We take comfort in the fact that the president is incompetent. He doesn’t seem to have the skills necessary to obliterate a democracy and the rule of law like Mussolini and Hitler did. But what if there is a terrorist attack before November? Or an assassination attempt? Would the president declare a national emergency and delay the election? Would the Republican Congress do anything, considering that they’ve done nothing to stop him so far? Would Fox News finally draw the line?

I’ve avoided the news for the past four days. Maybe things have taken a major turn for the better. If so, nobody has told me. Assuming things have continued on their downward slide, we may have a long way to go before we hit bottom.

I Did the Reading, So Now I’m Sharing

I read too many articles on the internet about politics. Instead of having one subscription to a high-quality newspaper that used to land on our driveway every morning, I now subscribe to three quality newspapers that I read online. I also visit a number of websites that offer interesting political news and commentary. All you need to give them is your time (although that, of course, is more precious than your money).

Ordinarily, I wouldn’t spend so much time reading about politics, but I want to understand what the hell is going on, i.e., why America is so screwed up. And after I read something, I sometimes feel the need to share. This reading and sharing might be a big waste of time, but it feels like something I should do.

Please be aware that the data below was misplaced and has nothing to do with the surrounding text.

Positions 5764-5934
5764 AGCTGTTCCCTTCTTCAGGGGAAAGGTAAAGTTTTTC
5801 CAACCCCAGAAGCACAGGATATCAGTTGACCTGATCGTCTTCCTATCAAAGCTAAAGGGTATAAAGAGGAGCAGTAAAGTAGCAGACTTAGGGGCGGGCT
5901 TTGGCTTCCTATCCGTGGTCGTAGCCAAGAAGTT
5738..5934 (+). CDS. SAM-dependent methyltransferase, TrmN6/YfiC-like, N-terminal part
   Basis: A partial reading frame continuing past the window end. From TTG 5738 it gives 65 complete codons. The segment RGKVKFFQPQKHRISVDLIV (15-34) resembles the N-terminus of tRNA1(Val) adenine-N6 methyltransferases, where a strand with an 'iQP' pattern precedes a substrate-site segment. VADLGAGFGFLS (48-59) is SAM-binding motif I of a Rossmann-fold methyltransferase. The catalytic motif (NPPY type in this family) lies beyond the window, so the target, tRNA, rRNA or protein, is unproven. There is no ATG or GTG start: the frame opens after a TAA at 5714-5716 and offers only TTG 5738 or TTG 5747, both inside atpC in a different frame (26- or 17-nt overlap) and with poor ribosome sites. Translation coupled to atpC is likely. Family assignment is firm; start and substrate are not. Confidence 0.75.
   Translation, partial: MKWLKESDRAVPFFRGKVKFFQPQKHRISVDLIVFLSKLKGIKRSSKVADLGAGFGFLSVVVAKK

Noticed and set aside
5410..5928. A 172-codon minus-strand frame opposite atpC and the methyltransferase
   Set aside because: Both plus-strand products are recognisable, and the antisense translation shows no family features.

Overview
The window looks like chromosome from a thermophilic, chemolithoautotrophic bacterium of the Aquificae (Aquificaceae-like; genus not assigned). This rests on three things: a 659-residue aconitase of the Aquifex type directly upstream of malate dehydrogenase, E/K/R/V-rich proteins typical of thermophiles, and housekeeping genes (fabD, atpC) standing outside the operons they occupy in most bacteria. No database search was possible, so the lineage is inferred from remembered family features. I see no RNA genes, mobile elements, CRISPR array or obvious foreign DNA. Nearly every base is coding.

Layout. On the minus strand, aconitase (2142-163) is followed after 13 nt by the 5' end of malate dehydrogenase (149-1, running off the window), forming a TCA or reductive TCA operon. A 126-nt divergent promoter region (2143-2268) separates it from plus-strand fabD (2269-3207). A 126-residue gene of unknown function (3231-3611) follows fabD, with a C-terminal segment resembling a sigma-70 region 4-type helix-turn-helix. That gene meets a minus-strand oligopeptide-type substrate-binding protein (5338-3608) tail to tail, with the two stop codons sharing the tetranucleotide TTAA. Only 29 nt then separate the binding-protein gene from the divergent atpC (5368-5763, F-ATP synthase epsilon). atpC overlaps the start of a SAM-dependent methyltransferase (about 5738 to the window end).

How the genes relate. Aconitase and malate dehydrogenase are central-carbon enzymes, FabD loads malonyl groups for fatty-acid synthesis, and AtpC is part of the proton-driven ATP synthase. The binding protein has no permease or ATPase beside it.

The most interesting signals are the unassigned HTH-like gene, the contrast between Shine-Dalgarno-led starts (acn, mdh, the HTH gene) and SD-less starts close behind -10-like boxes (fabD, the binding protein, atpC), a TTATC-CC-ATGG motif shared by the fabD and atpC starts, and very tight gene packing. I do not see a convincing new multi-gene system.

This explains why I read three long-ish articles in the past few days that I’m now going to mention and very briefly describe. Then I’m going to share a funny video. And then I’m going to share a little good news for a change.

The first article I read was “Donald Trump and the Rise of Tribal Epistemology”. The title isn’t quite accurate, because epistemology is the philosophical theory or study of knowledge. The title should really be something like “Trump and the Rise of Right-Wing Propaganda as a Source of Supposed News for Millions of Americans and the Ill Effects Thereof”. Another title might be “Here’s Why Our Country Is So Screwed Up: Many Americans Don’t Trust the Only Institutions We Have That Do a Fairly Decent Job of Describing Reality, and Is There Anything We Can Do About It?”. I recommend reading the whole thing, which isn’t really seven million words long, despite what the author says.

A link in that article led me to a 2016, pre-election article called “The Rise of American Authoritarianism”. It’s about people with authoritarian personalities, and how they aren’t necessarily bigots or stupid, but how they tend to be afraid of strangers and change, and when they’re especially afraid, they look for “strong” leaders who will protect them by building walls, putting people in jail and blowing things up. There are more of these authoritarians than you might expect and they’re the strongest supporters of the current President, for obvious reasons (“I alone can fix it”).